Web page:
Russian news site blames hack for nearly 10,000 military deaths in Ukraine

A Russian newspaper has accused hackers of spreading false information on its website after publishing a report for more than six hours saying nearly 10,000 Russian soldiers had been killed in Ukraine. An article on the Komsomolskaya Pravda tabloid website, captured by a web archive tool, quotes the Russian Defense Ministry as saying that 9,861 Russian servicemen have been killed and 16,153 injured in what Moscow calls its special military operation in Ukraine. .

These figures had been removed from a version of the same article visible on the site on Tuesday. Instead, a notice read: “On March 21, access to the administrator interface was hacked on the Komsomolskaya Pravda website and a fake insert was made in this post about the situation around the operation special in Ukraine. Inaccurate information was immediately deleted.”

If the figures were true, the Russian death toll from the 27-day war in Ukraine would be around two-thirds of the estimated 15,000 servicemen who died during the 10-year Soviet occupation of Afghanistan from 1979. Russia has not officially updated its casualty figures since it said on March 2 that 498 service members had been killed and 1,597 wounded. Since then, his offensive has met with strong resistance from the Ukrainian military and volunteer defense forces.

Kremlin spokesman Dmitry Peskov told reporters on a conference call on Tuesday that he had no information on the number of casualties. He declined to comment on the website incident, saying it was a matter for the newspaper. Alexander Gamov, the newspaper’s Kremlin correspondent, said in the same call that his website was hacked and false information appeared on it for several minutes.

A search using the non-profit Internet Archive’s Wayback Machine (archive.org) showed the numbers were visible on the Komsomolskaya Pravda website for six hours and 35 minutes between 12 p.m. 13 GMT and 18:48 GMT Monday. Records show the article was then briefly inaccessible before reappearing at 19:39 GMT without the number of victims.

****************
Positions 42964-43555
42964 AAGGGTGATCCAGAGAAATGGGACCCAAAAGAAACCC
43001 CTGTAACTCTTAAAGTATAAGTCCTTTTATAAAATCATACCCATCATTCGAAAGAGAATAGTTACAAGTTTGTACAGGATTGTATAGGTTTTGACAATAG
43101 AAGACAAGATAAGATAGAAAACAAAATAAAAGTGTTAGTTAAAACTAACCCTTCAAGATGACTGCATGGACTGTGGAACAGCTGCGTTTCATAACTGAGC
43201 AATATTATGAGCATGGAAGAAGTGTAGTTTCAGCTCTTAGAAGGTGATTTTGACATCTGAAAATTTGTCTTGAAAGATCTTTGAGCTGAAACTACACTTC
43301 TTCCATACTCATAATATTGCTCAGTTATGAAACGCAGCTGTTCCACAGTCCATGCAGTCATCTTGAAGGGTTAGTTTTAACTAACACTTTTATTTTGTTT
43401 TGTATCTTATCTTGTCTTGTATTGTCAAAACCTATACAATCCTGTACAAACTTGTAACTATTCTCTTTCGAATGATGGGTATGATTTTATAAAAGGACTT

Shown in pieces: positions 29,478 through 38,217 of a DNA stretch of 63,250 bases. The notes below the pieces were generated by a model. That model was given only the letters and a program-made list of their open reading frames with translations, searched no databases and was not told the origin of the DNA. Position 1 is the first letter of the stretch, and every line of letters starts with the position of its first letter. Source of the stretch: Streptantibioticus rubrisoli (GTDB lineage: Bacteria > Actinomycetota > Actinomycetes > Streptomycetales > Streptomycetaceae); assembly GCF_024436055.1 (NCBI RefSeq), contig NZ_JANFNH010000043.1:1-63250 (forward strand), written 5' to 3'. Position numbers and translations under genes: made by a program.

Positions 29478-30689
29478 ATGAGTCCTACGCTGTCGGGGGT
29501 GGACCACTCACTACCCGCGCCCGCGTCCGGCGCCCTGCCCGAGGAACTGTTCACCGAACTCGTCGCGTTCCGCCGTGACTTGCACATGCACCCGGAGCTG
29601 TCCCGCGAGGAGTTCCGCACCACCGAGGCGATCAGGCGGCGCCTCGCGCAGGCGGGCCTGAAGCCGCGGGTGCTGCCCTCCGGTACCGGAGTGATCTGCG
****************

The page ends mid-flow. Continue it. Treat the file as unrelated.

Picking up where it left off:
Ukrainian presidential adviser Mykhailo Podolyak, referring to the alleged Russian death toll of 9,861, wrote on Telegram: “This is only the beginning of the realization of their national catastrophe. Because in the real world there are almost twice as many Russians killed.” It has not been possible to independently verify any of the alleged claims.

Komsomsolskya Pravda is among the Russian media who have faithfully toed President Vladimir Putin’s line that Moscow is pursuing a special operation in Ukraine to demilitarize and “denazify” the country – an argument dismissed by Ukraine and the West as a false pretext to invade a democratic country. The incident marked the second time media loyal to the Kremlin line on the war have struggled to stay on message.

Last week, a Channel One State TV News editor appeared live in the studio for several seconds shouting anti-war slogans and holding a “NO WAR” poster during an evening newscast. The woman, Marina Ovsyannikova, was fined 30,000 rubles ($280) by a court after the Kremlin denounced her protest as “hooliganism”.

(This story has not been edited by the Devdiscourse team and is auto-generated from a syndicated feed.)